Although more men than women undergo kidney replacement therapy (KRT), a larger number of women are affected by chronic kidney disease (CKD).

A new study published in the Clinical Journal of American Society of Nephrology looked at sex differences in KRT initiation and maintenance to identify historic and geographic trends in sex-specific incidence and prevalence of various KRT modalities.

According to available data on CKD, women tend to experience a higher prevalence, but men are more likely to suffer kidney failure as assessed by rates of initiation of KRT, highlighting a contrast between higher morbidity in women and higher mortality in men.

Using data from the European Renal Association-European Dialysis and Transplant Association Registry from 1965 to 2015, the researchers assessed sex-specific differences in KRT incidence and prevalence. They analyzed data from 230,378 patients receiving KRT, 38% of whom were women.

For all KRT modalities, the incidence and prevalence rates were consistently higher in men than women, according to the results. The primary treatment modality of choice remained relatively stable, with hemodialysis being the most commonly used modality throughout the study period in all age groups.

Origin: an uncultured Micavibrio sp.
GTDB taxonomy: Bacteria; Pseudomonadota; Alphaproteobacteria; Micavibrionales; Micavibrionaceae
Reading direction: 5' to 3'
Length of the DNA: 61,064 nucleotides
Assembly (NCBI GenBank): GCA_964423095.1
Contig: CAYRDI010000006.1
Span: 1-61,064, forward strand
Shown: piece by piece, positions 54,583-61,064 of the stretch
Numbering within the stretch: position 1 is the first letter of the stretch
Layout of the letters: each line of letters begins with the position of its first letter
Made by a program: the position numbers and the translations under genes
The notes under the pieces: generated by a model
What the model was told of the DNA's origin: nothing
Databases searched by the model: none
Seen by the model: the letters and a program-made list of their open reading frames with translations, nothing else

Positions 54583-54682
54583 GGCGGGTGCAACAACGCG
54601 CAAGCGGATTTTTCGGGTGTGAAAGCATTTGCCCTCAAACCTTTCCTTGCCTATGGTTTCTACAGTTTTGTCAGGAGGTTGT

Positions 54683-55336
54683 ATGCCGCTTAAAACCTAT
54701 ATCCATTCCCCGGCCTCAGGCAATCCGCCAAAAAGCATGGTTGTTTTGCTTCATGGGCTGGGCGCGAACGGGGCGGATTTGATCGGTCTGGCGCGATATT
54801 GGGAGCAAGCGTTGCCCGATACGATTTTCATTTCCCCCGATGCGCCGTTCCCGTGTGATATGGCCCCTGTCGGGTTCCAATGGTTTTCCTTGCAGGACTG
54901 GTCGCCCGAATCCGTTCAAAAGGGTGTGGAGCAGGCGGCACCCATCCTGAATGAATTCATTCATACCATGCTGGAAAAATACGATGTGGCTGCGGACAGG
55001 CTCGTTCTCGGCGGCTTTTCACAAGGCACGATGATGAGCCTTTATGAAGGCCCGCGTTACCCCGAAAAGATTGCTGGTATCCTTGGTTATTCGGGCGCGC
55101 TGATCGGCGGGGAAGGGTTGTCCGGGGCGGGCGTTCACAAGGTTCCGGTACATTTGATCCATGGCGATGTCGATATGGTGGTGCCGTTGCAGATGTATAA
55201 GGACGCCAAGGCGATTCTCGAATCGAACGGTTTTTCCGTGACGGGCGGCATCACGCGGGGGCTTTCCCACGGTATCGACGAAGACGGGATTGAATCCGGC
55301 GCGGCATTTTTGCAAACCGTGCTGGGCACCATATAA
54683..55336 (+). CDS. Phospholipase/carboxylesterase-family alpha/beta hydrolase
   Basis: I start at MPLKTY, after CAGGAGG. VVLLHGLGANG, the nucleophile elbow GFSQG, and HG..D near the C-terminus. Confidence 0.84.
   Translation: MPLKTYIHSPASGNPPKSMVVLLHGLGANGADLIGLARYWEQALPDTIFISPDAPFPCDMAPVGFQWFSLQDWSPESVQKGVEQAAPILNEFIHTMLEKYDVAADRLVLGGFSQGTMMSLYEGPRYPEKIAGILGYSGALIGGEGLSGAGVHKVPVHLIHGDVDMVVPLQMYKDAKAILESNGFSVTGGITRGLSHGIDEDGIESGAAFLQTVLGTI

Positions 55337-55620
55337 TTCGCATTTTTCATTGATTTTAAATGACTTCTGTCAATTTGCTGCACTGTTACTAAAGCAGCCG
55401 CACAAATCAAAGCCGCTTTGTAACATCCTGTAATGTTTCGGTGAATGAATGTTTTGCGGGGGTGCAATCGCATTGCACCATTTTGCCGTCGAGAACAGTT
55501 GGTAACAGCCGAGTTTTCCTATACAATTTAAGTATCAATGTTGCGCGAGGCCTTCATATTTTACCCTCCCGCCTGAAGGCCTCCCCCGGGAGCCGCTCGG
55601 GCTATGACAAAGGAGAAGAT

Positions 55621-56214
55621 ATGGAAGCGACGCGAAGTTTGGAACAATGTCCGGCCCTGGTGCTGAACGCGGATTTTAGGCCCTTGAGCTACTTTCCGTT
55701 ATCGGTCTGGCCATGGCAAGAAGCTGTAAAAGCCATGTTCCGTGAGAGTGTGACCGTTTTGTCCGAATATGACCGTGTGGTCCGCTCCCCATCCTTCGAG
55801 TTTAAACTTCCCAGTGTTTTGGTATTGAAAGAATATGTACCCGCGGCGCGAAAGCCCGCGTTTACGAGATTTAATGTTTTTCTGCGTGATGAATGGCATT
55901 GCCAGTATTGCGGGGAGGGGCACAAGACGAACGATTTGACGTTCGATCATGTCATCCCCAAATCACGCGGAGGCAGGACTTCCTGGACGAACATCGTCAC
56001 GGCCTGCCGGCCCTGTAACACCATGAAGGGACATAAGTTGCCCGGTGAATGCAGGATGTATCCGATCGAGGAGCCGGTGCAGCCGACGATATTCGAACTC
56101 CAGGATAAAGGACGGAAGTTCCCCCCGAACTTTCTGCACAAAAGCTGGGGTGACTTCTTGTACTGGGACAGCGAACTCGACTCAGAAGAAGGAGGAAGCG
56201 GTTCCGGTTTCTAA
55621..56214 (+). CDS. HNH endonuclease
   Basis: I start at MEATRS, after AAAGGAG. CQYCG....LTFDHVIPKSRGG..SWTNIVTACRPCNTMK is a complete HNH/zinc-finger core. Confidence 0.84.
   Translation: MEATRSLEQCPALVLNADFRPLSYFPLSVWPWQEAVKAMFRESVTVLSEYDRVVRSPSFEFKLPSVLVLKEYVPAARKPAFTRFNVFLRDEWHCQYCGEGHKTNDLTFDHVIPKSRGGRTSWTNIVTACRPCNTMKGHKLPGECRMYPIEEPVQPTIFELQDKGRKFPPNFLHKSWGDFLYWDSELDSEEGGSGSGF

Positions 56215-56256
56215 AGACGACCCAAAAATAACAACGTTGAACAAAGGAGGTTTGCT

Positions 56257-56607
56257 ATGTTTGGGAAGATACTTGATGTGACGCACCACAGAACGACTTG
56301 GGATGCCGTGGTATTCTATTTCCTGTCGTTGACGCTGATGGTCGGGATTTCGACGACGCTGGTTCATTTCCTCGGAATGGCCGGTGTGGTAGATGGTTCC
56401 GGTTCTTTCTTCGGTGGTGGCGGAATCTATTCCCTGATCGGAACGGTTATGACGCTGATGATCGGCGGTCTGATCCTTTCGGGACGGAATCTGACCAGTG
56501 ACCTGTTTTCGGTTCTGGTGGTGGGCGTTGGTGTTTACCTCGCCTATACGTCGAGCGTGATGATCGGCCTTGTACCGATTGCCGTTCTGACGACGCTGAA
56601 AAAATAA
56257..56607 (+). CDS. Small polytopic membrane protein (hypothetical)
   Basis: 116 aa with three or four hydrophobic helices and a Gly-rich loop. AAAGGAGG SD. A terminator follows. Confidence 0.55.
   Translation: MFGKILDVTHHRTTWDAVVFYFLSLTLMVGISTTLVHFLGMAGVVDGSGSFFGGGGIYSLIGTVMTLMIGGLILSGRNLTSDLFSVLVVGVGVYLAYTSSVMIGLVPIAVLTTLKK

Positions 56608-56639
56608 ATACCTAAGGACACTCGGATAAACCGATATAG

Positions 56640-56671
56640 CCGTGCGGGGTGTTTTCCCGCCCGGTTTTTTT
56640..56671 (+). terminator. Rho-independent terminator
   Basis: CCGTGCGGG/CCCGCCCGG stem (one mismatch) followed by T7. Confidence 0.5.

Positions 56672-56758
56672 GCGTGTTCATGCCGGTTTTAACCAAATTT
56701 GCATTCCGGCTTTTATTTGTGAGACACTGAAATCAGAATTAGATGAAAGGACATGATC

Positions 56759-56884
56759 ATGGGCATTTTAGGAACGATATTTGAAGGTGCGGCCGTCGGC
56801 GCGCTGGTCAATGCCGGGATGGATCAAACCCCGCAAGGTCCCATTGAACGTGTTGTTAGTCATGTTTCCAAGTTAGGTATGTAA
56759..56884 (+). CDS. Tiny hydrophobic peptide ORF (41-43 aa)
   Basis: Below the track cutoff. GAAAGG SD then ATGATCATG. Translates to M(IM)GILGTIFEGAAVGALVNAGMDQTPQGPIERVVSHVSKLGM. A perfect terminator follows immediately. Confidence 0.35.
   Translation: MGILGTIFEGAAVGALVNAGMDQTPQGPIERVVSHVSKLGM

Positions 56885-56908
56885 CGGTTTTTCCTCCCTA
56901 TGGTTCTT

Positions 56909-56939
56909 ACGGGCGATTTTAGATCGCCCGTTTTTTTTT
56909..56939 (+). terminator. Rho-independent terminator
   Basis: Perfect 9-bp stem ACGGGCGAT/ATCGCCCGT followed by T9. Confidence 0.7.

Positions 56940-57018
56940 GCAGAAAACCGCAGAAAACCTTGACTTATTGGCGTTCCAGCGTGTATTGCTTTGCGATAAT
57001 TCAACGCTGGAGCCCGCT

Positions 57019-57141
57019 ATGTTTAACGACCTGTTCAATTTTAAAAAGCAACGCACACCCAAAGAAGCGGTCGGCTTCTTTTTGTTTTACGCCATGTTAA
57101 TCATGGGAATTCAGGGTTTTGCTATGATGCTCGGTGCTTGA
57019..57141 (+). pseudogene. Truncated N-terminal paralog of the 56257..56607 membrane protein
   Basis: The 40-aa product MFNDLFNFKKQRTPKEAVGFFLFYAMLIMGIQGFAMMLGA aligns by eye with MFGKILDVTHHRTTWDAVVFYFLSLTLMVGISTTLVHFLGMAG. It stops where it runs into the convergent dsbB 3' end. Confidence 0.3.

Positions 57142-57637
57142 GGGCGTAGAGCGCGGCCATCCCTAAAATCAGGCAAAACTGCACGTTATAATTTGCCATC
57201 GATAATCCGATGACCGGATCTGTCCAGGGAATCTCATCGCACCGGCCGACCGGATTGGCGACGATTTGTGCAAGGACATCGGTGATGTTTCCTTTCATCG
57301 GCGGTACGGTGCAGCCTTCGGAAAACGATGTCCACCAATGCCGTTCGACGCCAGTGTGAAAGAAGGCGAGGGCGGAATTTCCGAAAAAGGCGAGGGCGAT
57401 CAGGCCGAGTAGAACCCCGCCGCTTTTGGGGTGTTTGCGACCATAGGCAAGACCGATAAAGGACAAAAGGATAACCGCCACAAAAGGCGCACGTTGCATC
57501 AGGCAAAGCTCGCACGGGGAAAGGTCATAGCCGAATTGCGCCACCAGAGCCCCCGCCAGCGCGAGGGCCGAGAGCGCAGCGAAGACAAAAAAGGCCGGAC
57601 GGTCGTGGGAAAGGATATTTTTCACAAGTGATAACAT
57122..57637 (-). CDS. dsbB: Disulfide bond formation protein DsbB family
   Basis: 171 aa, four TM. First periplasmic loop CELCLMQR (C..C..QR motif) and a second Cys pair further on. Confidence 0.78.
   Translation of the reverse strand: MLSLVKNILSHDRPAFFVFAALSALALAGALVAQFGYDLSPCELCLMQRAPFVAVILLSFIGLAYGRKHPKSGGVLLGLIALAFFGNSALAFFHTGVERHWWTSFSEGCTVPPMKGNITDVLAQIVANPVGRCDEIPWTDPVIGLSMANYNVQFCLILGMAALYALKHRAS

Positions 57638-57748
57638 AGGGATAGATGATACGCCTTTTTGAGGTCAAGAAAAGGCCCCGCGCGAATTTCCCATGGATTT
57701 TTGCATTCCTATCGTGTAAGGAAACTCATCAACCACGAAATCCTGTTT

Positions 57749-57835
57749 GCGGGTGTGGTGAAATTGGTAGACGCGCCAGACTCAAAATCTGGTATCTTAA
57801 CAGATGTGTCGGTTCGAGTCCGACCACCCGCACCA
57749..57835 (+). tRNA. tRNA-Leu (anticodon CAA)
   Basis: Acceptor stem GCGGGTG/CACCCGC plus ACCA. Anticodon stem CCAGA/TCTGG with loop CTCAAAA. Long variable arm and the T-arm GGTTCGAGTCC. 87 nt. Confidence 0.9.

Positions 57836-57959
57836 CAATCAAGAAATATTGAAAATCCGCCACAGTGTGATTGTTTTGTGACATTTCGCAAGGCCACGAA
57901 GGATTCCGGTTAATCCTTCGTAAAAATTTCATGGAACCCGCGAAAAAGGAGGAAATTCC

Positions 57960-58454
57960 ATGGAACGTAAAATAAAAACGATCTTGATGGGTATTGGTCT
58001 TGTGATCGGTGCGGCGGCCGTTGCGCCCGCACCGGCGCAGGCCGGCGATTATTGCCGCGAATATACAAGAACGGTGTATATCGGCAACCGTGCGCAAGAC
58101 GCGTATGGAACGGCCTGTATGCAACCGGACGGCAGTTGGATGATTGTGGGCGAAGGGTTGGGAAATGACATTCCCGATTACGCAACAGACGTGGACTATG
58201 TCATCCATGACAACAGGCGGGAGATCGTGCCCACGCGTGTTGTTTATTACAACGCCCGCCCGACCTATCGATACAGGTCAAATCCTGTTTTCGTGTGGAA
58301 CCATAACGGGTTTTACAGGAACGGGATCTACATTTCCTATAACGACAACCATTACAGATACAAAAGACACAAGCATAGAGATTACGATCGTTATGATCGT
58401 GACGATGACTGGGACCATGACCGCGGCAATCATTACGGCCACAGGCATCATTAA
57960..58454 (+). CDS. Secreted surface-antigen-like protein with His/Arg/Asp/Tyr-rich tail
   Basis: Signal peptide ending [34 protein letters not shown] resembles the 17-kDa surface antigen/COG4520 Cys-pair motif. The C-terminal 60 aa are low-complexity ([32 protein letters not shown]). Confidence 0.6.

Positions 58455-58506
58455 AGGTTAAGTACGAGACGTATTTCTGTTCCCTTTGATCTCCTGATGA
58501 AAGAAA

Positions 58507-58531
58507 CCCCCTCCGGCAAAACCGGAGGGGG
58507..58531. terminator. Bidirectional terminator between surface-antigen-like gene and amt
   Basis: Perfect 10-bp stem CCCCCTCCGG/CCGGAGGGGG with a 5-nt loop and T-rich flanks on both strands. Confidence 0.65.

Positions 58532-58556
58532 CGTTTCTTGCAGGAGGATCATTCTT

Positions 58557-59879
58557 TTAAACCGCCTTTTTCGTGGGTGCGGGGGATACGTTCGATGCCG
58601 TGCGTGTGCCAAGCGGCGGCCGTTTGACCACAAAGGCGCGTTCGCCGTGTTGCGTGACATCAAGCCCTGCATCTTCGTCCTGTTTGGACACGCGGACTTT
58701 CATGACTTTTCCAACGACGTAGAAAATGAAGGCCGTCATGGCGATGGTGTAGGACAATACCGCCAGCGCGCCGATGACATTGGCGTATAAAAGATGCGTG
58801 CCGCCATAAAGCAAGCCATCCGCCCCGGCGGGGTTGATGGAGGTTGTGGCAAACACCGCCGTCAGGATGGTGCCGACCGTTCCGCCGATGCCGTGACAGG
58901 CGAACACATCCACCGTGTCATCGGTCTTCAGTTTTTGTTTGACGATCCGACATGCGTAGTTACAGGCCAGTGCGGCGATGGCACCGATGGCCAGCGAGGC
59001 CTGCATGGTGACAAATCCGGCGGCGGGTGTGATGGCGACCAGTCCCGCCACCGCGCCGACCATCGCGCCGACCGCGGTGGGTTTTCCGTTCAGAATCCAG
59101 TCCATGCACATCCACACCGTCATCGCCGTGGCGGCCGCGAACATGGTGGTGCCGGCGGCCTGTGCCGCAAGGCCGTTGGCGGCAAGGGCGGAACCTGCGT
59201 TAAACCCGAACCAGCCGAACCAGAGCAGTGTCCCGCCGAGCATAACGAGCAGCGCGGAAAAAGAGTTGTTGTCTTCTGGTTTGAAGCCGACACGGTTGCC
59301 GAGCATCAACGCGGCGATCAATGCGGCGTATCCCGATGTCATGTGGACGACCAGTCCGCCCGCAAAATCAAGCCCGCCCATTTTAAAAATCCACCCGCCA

The data showed that the overall incidence rate of KRT increased from 10 per million population (pmp) from 1965-1974 to 135 pmp from 2005-2015. Although the incidence of KRT in women increased 8 to 98 pmp over the same time periods, the percentage of women commencing KRT remained stable over time and was consistently lower than that of men at 37% to 42%, even across all age strata, according to the study.

Additionally, the researchers also found that male-to-female ratios for incident KRT increased with age, showing consistency over decades. Furthermore, diabetes as an underlying kidney disease was associated with a lower rate of pre-emptive kidney transplantation in women than in men, especially among elderly patients, according to a stratified analysis of patients with diabetes.

The researchers noted potential explanations for the discrepancy, such as unequal access to KRT, competing risks of dying before KRT initiation, and faster progression of CKD in men than women.

“Future epidemiologic studies should address sex-specific KRT initiation by primary kidney disease, and evaluate potential sex differences in the competing risks of mortality versus KRT initiation in the general population,” the researchers wrote in the study.

Reference
Antlanger M, Noordzij M, van de Luijtgaarden, et al. Sex differences in kidney replacement therapy initiation and maintenance. Clinical Journal of American Society of Nephrology. 2019. Doi: https://doi.org/10.2215/CJN.04400419